|Connelly’s Top Ten: Daylight Savings, Pistol Pete and 6-4-3||Connolly Injury and Bruins Weekly Roundup||Red Sox 2015 Preview: Vazquez, Hanigan, Swihart||Vince Wilfork, Patriots Part Ways After 11 Seasons|
Well then, I guess that settles that. Expecting a knock-down, drag-out fight in the Ward-Gatti tradition, we instead got Tyson-Spinks, except this bout had a predetermined, rigid time structure and no standing eight count.
But 45-3? On Tedy Bruschi Night? Not even in Pete Sheppard’s wettest dreams did anyone see this bloodletting coming.
You could see the fear and indecision in Rex and the Jets eyes from the outset. Trying a 53-yard-field goal into the wind? And what was up with that dubious challenge in the first quarter? The indecision of whether or not to go for it on fourth down and wasting a precious challenge instead of just calling a timeout encapsulated the Jets situation all night. (Why not just take a timeout? Aren’t the two challenges vastly more important than one timeout? If Rex were a trader he’d be swapping blue chippers for penny stocks.)
The Jets didn’t know if they were coming or going. The Patriots provided a quick path with a “don’t let the door hit your ass on the way out” mentality. Jets were outcoached, outplayed and ousted.
And you knew that was going to come back to bite Rex in his ample ass cheeks: he subsequently refused to pull the challenge trigger on Brandon Tate’s debatable touchdown catch in the middle of the second quarter. It would have been nothing more than a finger in the dyke at that point, as the touchdown made it 23-3, but if not for the initial foolish challenge he could have at least gave his team a glimmer of hope of staying in the game.
The Jets did nothing. Nothing. This was the most shocking thing of the night. They came in with an assload of bluster but you could hear the busses running from the middle of the first quarter. After that performance, I wouldn’t be surprised if Woody Johnson made them take the Fung Wah back to NYC.
This beating was so severe I desperately wanted Belichick to take his headset off and leave the field at the end of the third quarter to beat the traffic. Maybe ESPN could have got a shot of him peeling out of the parking lot in a Lincoln Towncar, his cougar in tow, throwing up a peace sign and saying “I’m rich, biatch”.
There should be no question now as to who is the superior coach, thought the NY Post probably still thinks its Rex (on Monday they had the audacity to compare this game with the Red Sox 2004 ALCS victory over the Yankees, saying that was the Red Sox time but this is the Jets time. Whatever, News Corp). With seemingly inferior players, especially on defense, Belichick’s game plan was simple and effective. Spread the ball around on offense (Brady hit eight different receivers) and wait patiently for Mark Sanchez to make mistakes. Rex coached as if the team administrator had done too good a job hiding his M&M’s and Oreos (He is a bear when hungry, a gastropod when not).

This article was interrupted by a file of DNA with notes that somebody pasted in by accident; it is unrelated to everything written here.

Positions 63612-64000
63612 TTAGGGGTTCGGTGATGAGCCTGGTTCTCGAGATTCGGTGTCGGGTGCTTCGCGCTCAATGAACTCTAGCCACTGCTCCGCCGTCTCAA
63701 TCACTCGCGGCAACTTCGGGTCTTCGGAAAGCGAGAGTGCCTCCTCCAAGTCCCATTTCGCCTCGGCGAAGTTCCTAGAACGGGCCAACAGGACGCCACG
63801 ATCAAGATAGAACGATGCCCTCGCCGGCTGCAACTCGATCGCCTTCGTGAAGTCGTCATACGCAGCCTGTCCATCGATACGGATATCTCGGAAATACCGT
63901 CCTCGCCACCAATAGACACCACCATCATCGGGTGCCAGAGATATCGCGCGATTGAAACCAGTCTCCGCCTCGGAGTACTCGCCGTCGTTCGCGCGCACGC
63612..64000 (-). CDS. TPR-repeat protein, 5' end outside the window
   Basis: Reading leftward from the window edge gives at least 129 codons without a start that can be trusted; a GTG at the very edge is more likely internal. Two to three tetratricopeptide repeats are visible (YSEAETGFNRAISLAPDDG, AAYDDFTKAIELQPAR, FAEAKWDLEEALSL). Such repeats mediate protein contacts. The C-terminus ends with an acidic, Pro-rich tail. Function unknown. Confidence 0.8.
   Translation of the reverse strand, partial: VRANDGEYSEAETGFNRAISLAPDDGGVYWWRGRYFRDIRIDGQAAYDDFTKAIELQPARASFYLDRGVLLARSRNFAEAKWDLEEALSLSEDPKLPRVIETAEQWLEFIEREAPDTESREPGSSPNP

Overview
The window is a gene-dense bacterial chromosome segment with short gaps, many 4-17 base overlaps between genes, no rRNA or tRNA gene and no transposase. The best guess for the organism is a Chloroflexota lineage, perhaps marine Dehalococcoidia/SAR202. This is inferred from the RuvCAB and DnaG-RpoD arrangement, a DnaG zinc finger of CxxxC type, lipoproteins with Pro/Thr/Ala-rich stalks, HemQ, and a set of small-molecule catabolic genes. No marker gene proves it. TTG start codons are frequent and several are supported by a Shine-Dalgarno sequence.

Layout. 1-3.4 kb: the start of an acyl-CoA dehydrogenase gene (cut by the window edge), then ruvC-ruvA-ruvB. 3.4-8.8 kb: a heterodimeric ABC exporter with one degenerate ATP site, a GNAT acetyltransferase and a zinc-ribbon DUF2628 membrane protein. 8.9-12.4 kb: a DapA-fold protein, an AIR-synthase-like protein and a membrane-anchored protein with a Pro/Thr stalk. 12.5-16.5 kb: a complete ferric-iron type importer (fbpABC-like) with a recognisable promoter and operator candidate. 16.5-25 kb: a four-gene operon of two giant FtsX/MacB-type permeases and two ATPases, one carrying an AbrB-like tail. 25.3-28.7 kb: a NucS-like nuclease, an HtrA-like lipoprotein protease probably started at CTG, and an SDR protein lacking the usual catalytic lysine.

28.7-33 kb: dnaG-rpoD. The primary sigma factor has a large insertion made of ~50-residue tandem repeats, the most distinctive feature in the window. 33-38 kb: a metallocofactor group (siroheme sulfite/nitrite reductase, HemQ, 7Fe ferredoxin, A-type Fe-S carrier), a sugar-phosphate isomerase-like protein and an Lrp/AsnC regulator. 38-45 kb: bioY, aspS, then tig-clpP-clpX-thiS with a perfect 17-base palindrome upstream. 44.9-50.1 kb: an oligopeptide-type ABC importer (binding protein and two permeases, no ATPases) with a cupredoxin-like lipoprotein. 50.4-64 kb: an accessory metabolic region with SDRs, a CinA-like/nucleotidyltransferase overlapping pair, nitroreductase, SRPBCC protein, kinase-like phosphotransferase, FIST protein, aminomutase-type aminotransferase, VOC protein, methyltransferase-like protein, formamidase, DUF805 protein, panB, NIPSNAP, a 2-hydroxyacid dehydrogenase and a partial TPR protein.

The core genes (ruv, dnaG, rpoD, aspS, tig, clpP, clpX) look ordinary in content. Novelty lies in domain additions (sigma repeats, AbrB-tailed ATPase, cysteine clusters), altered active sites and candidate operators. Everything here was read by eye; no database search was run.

Good things come to those who wait. The interception to James Sanders, Sanchez’s third of the game, was one I would have been disappointed to have thrown in Madden. It’s alright to make mistakes like that against the Browns and Bengals but against a well-coached team, their true stupidity is exposed.
On paper, the Jets offensive skill position players blow the Pats out of the water but that is why smart teams don’t draft players by virtue of their combine measurable. Mike Mamula would have fit in perfectly with these Jets.
Joe McKnight, who plays more like Brian McKnight, contributed three carries for 19 yards. The man cut in lieu of McKnight, Little Danny Woodhead, had 115 yards on six touches. The former was a slightly accomplished player from one of the biggest and glitziest programs in the country, USC, while the latter was just the Division II all time leader in rushing yards (career and single season). This disdain for actual performance over measurables is why 15 teams passed over Jerry Rice in 1985. Rice was the first pick in the USFL draft, another inkling into that leagues innovative nature. Maybe that is what Donald Trump’s hair was waving in celebration about?
The point of this is that no matter how fire and brimstone your pregame speeches are, no matter how fun and competitive an atmosphere you create around your team, no matter how much you try to emulate the greatness of other coaches, the only way to truly build a team is not to collect “stars” but to look at the space between the stars. That is where you find players like Woodhead, Deion Branch and BenJarvus Green-Ellis, who had a pair of touchdowns. Somewhere, Laurence Maroney weeps.